# [seqfan] Re: Arithmetic progressions such that adjacent terms have a common non-zero digit

M. F. Hasler seqfan at hasler.fr
Tue May 28 20:01:14 CEST 2019

```On Tue, May 28, 2019, 12:03 Benoît Jubin wrote:

> >
> > I think we agreed that terms with trailing 0 should be excluded, since
> > these are trivial solutions.
>
> Why should trivial solutions be excluded by principle (not only for this
> sequence, but in general)?  I think that if one wants a sequence of
> "nontrivial solutions", this should be a second auxiliary sequence.
>

I agree, there should always be both, the "full" sequence as well as that
of "primitive terms" which easily allow to (re)construct the full sequence.
Traditionally the second was preferred because the density of information
is higher, i.e., it allows to show more "interesting" terms within the 3
lines of data.

> > >    - A positive integer n has this property if and only if 10*n
> has this  property.
> >
> > I disagree with the last one, since for ANY integer n > 0, 10n has
> the required property.
>
> You may have overlooked the requirement that multiples share a *nonzero*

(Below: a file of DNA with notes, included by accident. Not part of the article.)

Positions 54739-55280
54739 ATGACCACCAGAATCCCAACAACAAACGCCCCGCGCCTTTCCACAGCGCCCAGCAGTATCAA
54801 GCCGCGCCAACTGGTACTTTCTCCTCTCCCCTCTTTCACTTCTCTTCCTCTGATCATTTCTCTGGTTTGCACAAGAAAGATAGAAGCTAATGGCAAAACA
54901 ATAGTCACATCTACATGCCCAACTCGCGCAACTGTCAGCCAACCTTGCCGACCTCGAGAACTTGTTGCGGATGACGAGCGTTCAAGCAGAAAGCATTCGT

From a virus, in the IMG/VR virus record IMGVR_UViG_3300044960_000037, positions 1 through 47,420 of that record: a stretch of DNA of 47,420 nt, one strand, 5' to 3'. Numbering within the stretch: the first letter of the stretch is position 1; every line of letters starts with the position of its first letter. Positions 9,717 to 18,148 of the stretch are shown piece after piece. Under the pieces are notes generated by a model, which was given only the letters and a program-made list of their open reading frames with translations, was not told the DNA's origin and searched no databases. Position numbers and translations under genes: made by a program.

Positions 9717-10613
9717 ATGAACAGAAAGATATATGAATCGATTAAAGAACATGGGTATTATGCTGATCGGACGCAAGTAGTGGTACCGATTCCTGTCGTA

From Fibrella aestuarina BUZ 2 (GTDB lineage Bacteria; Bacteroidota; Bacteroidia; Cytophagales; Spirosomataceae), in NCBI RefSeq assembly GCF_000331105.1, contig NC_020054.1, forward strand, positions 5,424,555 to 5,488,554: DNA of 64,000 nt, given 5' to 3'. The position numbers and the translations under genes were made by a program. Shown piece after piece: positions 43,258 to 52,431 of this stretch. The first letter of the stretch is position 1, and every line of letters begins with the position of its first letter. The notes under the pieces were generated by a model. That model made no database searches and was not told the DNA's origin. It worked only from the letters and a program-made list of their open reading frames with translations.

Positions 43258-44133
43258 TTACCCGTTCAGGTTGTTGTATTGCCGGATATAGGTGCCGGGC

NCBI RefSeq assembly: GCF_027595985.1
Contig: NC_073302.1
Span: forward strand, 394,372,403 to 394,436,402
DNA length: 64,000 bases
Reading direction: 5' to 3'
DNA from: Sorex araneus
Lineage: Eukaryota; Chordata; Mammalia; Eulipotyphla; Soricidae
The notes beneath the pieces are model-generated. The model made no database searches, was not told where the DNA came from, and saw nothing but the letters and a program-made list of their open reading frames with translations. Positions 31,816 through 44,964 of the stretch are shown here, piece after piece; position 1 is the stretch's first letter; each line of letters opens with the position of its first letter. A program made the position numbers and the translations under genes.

> digit.
>

Oh yes indeed, you do well to remind this.
Is it easy to see whether or not this changes anything for the subsequence
of primitive terms (not multiples of 10)?

By the way, which digit it is (or which they are) could also be
> interesting.  It looks like it will most often be 9.

I think asymptotically all digits are equally often among the common digits.
Because what happens at the limits m*10^p I considered earlier is
"negligible", and generically consecutive terms will have almost all of
their digits in common.
(And almost all sufficiently large terms have a roughly equal nonzero
number of each digit.)

looking at the situation in smaller bases could be interesting
>

I totally agree, in this and (almost) all other "digit" related sequences.
It is extremely rare that 10 has anything particular that would make it
special and mathematically justify a "privileged" treatment (as opposed to
bases which are primes or powers of primes, especially of 2, for example).

- Maximilian

```